This Fall I am attending Cornell University in their Masters of Engineering in CS program. To put it gently, I am excited. There is a lot of faculty working in theory and programming languages, and some in formal methods.
I have also decided that I will blog regularly in graduate school. I plan on blogging class notes, mainly to help my own understanding. If it turns out I don’t, I will delete this post and deny everything.
I’ll start by RFC’ing my school plans. First of all, I am interested in logic, formal methods, [functional] programming languages, and systems. The systems interest is mainly as a domain for applying my other interests.
I have made up a putative class schedule Cornell has four semesters per year, one per season. In order of length, shortest to longest, they are: Winter, Summer, Spring, Fall. Here is what I’m currently thinking for Fall:
- Title: Analysis of Algorithms
Methodology for developing efficient algorithms, primarily for graph theoretic problems. Understanding of the inherent complexity of natural problems via polynomial-time algorithms, randomized algorithms, NP-completeness, randomized reducibilities. Additional topics such as parallel algorithms and efficient data structures.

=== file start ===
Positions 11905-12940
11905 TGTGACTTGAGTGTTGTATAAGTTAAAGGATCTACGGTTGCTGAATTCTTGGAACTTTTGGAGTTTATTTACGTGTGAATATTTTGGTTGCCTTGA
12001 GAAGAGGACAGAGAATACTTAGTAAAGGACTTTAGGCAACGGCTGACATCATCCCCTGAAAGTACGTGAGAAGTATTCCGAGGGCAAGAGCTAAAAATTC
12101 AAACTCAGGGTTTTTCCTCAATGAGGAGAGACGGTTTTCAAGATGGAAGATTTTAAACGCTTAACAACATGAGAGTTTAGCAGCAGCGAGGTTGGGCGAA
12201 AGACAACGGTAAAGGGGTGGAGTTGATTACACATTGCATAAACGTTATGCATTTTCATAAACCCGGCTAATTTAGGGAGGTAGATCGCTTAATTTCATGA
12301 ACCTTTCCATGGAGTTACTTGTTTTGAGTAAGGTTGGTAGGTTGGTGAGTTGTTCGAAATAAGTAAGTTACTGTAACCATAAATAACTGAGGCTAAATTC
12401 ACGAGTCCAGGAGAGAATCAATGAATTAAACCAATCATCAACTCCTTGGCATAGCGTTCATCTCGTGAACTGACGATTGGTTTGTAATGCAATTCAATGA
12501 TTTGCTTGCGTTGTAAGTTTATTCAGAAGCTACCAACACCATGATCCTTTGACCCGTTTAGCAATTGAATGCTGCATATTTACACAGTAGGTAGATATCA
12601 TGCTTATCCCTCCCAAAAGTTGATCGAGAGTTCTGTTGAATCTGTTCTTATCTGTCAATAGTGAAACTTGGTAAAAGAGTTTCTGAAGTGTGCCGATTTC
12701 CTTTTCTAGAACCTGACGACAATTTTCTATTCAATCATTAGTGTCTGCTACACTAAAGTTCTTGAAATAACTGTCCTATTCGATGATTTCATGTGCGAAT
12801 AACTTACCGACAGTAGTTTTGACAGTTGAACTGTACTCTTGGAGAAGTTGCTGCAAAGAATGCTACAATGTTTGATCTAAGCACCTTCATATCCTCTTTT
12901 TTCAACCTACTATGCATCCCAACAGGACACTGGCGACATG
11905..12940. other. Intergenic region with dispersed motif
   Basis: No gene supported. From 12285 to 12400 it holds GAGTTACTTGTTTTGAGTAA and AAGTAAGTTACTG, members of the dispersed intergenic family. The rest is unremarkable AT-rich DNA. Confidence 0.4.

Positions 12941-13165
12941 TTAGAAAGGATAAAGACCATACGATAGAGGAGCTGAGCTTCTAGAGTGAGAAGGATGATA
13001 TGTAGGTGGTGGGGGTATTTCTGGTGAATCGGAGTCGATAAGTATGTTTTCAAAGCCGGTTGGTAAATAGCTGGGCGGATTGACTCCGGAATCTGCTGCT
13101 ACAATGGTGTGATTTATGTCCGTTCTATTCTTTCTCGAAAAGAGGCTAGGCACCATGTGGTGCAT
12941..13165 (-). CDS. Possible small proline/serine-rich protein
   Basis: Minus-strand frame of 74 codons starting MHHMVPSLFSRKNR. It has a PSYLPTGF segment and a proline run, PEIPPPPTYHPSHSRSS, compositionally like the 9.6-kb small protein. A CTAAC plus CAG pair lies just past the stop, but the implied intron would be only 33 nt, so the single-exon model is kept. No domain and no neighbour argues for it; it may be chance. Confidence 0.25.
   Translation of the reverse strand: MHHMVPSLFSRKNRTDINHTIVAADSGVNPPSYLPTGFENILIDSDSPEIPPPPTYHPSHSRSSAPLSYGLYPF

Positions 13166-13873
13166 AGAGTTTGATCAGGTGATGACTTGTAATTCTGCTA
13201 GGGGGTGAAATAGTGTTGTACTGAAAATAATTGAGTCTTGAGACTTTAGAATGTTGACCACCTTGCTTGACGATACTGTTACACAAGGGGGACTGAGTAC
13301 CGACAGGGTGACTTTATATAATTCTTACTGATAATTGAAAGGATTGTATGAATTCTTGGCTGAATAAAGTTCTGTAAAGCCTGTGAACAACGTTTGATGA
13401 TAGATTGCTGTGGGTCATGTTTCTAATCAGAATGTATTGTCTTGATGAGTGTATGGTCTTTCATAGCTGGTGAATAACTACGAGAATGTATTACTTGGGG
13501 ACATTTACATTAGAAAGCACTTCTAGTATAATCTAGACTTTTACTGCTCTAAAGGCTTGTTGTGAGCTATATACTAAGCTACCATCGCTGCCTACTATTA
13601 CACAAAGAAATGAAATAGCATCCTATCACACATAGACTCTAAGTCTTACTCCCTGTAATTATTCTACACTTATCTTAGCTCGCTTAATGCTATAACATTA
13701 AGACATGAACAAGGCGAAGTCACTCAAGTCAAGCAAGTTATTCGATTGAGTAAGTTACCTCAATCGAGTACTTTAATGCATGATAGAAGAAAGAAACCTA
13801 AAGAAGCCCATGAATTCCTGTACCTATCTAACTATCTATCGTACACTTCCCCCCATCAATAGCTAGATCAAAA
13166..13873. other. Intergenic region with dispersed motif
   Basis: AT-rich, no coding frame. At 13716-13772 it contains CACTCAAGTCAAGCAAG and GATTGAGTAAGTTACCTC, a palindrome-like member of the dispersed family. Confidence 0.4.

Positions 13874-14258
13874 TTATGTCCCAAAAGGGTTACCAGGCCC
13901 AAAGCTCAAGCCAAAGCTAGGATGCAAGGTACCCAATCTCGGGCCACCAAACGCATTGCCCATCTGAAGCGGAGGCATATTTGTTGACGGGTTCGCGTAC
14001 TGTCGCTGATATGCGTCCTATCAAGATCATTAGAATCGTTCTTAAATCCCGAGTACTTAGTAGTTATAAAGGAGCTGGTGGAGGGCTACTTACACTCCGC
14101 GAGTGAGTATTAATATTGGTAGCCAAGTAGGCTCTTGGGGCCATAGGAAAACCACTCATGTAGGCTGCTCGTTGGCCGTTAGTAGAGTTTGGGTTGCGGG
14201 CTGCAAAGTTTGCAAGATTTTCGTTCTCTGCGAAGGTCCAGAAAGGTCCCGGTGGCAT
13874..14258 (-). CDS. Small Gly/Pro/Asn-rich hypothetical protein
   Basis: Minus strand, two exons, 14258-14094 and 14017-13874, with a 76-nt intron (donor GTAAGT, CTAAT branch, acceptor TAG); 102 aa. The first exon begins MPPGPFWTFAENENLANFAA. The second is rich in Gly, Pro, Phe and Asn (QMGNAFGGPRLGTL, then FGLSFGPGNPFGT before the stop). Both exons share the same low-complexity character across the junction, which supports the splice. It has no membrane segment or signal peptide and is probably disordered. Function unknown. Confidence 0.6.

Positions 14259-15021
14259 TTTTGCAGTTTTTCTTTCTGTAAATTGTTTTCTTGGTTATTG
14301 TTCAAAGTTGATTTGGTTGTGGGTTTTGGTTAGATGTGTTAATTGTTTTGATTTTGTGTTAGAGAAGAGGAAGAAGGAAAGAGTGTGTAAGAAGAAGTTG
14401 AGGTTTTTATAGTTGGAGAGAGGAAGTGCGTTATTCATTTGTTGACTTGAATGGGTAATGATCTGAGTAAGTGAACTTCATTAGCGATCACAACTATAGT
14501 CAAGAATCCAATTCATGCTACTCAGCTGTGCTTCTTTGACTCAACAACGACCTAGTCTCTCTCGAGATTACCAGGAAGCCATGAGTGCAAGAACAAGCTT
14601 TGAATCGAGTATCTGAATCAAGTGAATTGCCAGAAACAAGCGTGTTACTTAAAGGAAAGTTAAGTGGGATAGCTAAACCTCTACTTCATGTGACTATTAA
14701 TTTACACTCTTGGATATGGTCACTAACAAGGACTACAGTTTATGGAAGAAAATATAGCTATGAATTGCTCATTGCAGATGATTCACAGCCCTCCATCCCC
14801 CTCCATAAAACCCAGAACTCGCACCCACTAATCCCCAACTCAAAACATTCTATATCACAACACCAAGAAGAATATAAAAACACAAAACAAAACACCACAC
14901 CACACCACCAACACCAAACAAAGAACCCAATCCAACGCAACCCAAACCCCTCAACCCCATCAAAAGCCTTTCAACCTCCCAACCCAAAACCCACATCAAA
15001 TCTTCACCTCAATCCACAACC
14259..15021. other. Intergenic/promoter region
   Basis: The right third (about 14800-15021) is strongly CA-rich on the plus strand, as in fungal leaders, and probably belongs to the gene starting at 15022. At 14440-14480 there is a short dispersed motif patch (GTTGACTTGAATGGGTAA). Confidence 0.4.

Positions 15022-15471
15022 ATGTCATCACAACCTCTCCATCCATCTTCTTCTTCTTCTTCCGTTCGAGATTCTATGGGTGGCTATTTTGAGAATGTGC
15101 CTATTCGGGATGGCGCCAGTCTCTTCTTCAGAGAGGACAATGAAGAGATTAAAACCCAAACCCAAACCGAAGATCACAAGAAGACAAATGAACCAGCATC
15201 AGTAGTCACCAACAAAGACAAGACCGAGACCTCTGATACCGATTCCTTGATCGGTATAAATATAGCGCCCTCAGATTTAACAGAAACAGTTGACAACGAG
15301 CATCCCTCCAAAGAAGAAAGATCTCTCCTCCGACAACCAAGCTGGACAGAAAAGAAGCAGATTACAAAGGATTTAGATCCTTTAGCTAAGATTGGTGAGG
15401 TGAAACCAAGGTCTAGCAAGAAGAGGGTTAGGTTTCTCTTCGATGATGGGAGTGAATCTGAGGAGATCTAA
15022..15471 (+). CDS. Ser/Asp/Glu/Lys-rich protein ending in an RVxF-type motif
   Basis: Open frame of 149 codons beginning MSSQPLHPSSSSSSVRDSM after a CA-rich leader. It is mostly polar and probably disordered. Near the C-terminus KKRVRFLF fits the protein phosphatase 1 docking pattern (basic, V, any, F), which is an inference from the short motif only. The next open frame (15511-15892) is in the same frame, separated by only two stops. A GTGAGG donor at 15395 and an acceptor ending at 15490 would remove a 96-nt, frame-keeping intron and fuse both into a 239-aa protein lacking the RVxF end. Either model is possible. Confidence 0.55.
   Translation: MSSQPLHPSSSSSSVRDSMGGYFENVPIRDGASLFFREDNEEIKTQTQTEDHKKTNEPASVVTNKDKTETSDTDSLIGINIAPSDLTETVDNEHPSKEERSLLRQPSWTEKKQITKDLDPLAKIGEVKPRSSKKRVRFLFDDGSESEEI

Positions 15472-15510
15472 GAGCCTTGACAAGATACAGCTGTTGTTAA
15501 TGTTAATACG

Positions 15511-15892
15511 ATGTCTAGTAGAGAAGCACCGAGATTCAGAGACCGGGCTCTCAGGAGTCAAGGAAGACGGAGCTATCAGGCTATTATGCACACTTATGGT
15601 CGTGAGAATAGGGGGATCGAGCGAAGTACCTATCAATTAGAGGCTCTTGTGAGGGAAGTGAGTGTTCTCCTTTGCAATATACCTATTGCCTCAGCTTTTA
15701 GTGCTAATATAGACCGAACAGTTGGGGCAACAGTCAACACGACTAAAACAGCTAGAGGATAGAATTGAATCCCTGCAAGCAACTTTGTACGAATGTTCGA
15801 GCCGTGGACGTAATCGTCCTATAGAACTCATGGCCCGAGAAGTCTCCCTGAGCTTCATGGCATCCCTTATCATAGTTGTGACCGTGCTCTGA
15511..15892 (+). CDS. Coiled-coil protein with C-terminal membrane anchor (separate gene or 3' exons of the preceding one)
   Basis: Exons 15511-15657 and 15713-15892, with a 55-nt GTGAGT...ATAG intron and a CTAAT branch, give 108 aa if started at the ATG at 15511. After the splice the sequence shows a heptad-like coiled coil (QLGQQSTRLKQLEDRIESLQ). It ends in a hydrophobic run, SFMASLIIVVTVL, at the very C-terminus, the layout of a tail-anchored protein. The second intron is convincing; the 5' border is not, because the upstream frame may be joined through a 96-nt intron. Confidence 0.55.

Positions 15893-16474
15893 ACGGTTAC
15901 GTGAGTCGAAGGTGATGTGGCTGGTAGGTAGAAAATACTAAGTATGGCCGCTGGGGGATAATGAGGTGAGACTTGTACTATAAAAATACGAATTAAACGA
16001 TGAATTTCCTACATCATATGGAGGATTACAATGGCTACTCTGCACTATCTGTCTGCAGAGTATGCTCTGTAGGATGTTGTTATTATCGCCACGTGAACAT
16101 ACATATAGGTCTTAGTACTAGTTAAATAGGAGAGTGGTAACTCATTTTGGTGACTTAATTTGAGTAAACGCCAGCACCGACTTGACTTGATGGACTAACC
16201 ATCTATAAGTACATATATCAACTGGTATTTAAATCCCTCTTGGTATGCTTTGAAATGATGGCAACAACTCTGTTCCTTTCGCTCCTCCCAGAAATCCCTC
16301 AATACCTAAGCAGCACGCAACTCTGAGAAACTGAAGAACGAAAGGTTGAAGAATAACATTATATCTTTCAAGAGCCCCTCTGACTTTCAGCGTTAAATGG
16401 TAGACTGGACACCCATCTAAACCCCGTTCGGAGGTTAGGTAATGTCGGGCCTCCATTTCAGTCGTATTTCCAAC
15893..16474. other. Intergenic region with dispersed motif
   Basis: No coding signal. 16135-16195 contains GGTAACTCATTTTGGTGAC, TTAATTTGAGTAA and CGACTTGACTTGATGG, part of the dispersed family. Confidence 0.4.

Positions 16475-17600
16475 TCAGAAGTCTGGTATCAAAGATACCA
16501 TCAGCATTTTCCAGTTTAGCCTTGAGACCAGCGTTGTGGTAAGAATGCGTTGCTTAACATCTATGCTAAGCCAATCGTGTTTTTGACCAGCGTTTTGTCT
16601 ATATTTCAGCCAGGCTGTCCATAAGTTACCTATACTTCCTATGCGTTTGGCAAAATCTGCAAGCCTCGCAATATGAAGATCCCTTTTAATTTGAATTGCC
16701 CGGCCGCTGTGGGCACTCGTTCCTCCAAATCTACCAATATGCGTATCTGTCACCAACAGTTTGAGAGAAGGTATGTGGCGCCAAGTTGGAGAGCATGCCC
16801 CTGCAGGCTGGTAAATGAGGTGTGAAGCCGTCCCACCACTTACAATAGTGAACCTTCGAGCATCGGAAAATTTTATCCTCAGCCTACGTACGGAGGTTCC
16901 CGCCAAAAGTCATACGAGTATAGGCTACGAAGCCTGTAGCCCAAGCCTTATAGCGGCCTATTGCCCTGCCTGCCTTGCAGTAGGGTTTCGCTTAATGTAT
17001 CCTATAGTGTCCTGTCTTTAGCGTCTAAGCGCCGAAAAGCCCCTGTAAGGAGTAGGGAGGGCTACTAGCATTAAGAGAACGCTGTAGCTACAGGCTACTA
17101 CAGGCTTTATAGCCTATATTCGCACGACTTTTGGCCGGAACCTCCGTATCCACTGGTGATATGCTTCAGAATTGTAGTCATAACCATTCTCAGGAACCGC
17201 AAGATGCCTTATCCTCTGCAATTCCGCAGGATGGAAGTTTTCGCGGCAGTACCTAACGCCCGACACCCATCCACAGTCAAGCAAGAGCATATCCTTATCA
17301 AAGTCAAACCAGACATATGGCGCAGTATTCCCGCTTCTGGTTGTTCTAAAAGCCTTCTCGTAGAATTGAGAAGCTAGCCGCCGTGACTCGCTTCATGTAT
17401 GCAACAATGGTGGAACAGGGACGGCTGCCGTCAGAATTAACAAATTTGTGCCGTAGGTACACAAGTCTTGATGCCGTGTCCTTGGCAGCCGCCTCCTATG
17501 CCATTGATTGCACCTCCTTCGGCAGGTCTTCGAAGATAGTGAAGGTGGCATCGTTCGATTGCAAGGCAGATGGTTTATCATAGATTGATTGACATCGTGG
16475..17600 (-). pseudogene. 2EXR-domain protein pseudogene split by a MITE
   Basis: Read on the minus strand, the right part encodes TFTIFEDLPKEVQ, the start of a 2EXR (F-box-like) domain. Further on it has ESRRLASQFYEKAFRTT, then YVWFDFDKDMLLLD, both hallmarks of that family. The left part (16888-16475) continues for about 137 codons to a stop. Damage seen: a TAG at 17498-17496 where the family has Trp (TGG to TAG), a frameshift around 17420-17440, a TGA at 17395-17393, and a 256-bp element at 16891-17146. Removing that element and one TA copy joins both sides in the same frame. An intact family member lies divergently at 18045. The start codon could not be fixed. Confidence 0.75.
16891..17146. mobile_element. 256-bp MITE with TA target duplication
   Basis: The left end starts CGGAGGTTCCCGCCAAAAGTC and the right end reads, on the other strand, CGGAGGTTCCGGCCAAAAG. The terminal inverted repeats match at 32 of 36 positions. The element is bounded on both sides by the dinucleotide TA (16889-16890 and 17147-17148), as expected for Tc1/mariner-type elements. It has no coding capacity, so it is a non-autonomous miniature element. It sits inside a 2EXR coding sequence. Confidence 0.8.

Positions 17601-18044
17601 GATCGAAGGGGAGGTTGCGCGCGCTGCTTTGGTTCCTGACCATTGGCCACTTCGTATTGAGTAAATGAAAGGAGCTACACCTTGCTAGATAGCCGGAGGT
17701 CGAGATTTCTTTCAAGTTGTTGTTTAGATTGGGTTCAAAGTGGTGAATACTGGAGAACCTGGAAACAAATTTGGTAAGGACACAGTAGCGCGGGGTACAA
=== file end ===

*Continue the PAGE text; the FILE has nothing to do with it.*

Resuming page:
Title: Advanced Programming Languages
A study of programming paradigms: functional, imperative, concurrent and logic programming. Models of programming languages, including the lambda calculus. Type systems, polymorphism, modules, and other object-oriented constructs. Program transformations, programming logic, and applications to programming methodology.
Title: Topics in Logic
This course will focus on intuitionistic logic, including (1) its relationships to classicial logic, some “intermediate logics” between intuitionistic and classical, and a modal logic. We’ll consider (2) both proof-theoretic and model-theoretic characterizations of the consequence relations for these logics, (3) algebraic/topological (and time permitting, categorial) characterizations of intuitionistic consequence. (4) We’ll also look at how certain mathematical theories have been developed on the basis of intuitionistic logic.
Algorithm Design and Programming Languages are supposed to be mathematically intensive; Topics in Logic should be less so (it is an undergraduate course, after all, and it’s cross-listed with Philosophy).
Update 23 August: Added longer MATH 482 description.